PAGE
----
Preferably, the tool 91 is constructed of a sturdy and pliable plastic, such as Delrin, to withstand many flexions as described above and still remain useful. Certain plastics will be able to withstand the wear suffered by the tips 92 of the tool 91, but covering the tips 92 or constructing the tips 92 entirely of metal material inhibits such wear. In fact, the entire tool can be constructed of metal materials which meet the same requirements as the plastics described above. Aluminum 7075, for example, can flex substantially without taking a set and would perhaps withstand wear as well as or better than any plastic.

As noted above, accidental release of an in-line skate wheel due to loose bolts, for example, could potentially cause serious injury. The quick-release skate wheel axle 10 of the present invention inhibits such release in at least three ways. First, both of the closed first ends 28, 34 of the first and second tubular members 26, 32, respectively, must be depressed simultaneously and completely and, at the same time, together with the user pulling the wheel assembly 14 out and away from the opposing apertures 18 in order to remove the wheel assembly 14.

Second, the compression spring member 38, though not so strong as to make depression of the closed first ends 28, 34 impossible for an average user, is sufficiently strong to resist incidental depression and forces the closed first end 28, 34 of the first and second tubular members 26, 32, respectively, back into place before they can slip from opposing apertures 18 unintentionally. The spring member 38 is designed to provide an adequate force for the wheel axle 20 of the present invention, and, contrasted to known prior art designs, the wheel axle 20 of the present invention never needs tightening.

Third, whereas when there is no pressure on the skate wheel 22, the axle tips 28, 34 can be moved to and fro, when there is pressure, much less than exerted even by a child skater, the friction between the exterior of the axle tip 28, 34 and the interior of the axle aperture 18 in the blade frame 12 substantially inhibits the moving of the axle tips 28, 34. The wheel axle 10 of the present invention, thereby, solves the problem of accidental release better than any known prior art.

The materials needed for all the various parts of the wheel axle 10 of the present invention are similar to those now used in the field. The friction material of the wheel 22, the plastics used for the wheel housing 23, and the steel material involved are those presently being used in this industry. Any lubrications, bushings, ball bearings, and other rotating mechanisms and ancillary requirements are similar to those commonly used in the industry, including but not Limited to titanium, aluminum alloys such as #6061, brass and steel.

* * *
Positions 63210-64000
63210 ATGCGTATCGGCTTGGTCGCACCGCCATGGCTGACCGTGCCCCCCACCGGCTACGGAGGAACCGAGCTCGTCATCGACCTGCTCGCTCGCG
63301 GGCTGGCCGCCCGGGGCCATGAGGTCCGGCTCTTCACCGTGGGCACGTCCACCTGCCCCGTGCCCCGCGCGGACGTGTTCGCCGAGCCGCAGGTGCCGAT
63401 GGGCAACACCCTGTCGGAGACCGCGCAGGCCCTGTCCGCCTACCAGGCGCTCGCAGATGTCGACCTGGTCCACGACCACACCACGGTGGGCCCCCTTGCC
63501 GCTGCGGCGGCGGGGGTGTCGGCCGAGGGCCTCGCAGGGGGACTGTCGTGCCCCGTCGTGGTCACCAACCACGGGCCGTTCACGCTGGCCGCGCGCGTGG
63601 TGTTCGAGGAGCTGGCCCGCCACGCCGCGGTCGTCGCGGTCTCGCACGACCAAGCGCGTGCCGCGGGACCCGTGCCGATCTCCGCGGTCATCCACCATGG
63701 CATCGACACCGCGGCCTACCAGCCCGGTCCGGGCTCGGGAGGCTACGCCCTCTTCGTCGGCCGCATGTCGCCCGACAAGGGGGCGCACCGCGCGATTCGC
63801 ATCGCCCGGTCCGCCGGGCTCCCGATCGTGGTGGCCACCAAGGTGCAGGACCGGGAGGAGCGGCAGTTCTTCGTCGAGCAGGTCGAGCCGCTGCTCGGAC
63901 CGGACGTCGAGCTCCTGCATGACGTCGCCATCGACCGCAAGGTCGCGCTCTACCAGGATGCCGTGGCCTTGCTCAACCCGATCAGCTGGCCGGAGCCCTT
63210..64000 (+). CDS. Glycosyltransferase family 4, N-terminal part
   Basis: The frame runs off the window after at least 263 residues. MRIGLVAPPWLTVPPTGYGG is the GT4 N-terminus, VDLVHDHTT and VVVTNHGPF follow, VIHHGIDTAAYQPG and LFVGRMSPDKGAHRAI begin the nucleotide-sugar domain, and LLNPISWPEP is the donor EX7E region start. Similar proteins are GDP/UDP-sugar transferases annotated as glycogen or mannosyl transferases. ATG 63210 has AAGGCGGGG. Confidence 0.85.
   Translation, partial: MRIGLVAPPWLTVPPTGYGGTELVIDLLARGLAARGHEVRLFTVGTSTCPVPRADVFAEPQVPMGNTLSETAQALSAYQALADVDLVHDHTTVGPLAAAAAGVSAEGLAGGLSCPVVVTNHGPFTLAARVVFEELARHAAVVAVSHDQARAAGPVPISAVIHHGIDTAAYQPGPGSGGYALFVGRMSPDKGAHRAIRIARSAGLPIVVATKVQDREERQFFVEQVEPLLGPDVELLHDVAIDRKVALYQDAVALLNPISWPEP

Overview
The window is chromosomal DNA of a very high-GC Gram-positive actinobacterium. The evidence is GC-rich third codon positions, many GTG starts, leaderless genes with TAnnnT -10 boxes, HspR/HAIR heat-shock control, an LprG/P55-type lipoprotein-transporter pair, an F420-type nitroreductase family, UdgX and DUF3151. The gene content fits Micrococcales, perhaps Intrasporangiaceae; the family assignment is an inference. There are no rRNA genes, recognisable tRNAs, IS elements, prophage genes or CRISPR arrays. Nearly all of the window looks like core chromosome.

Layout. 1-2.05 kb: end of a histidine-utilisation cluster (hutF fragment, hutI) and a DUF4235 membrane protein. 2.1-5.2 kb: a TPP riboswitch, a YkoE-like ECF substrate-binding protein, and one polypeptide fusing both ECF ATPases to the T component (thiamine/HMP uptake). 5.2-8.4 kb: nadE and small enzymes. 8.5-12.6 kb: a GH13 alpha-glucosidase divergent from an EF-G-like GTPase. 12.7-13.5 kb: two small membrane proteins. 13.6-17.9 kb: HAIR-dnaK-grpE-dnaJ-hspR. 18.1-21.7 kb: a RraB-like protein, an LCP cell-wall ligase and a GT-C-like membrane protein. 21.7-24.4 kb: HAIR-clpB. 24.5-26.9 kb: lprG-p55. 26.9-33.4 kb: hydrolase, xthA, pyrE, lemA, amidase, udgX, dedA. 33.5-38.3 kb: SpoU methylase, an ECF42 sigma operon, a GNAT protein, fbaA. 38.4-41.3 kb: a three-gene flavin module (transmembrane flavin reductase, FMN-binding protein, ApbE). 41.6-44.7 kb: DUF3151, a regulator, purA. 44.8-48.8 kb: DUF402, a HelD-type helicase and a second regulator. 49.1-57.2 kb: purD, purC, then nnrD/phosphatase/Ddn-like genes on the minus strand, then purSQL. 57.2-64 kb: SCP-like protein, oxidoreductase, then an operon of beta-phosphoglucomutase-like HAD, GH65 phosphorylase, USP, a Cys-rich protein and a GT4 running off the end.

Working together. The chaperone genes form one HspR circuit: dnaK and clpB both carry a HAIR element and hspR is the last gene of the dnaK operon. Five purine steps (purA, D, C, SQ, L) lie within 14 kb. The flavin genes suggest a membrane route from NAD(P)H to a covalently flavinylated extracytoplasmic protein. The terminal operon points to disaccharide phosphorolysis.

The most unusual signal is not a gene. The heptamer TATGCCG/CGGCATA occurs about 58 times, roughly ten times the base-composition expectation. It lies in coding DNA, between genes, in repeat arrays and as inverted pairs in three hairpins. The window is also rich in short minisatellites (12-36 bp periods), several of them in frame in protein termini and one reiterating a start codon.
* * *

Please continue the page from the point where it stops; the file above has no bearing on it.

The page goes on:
The foregoing exemplary descriptions and the illustrative preferred embodiments of the present invention have been explained in the drawings and described in detail, with varying modifications and alternative embodiments being taught. While the invention has been so shown, described and illustrated, it should be understood by those skilled in the art that equivalent changes in form and detail may be made therein without departing from the true spirit and scope of the invention, and that the scope of the present invention is to be limited only to the claims except as precluded by the prior art. Moreover, the invention as disclosed herein, may be suitably practiced in the absence of the specific elements which are disclosed herein.

Patent Citations
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Referenced by
Citing PatentFiling datePublication dateApplicantTitle
US6116620 *May 29, 1998Sep 12, 2000Tecnica SpaRoller skate having an item of footwear and a roller-carrying carriage whose positions can be altered relative to one another
US6863283 *Sep 27, 2002Mar 8, 2005Arnold W. HoustonShock absorbing quad and inline roller skates
US7011317 *May 19, 2003Mar 14, 2006Hicks E DavidCart wheel with bearing components
US7125024Apr 23, 2004Oct 24, 2006Kelly Keith BQuick-release axle assembly for in-line skate
US7419168 *Sep 26, 2007Sep 2, 2008Felty Paul GSkateboard wheel and axle assembly
Classifications
U.S. Classification280/11.223, 301/5.7, 280/11.27, 301/5.306, 301/110.6
International ClassificationA63C17/06, A63C17/22, A63C17/00
Cooperative ClassificationA63C17/06, A63C17/226
European ClassificationA63C17/22D, A63C17/06
Legal Events
DateCodeEventDescription
Dec 2, 2003FPExpired due to failure to pay maintenance fee
Effective date: 20031005
Oct 6, 2003LAPSLapse for failure to pay maintenance fees
Apr 23, 2003REMIMaintenance fee reminder mailed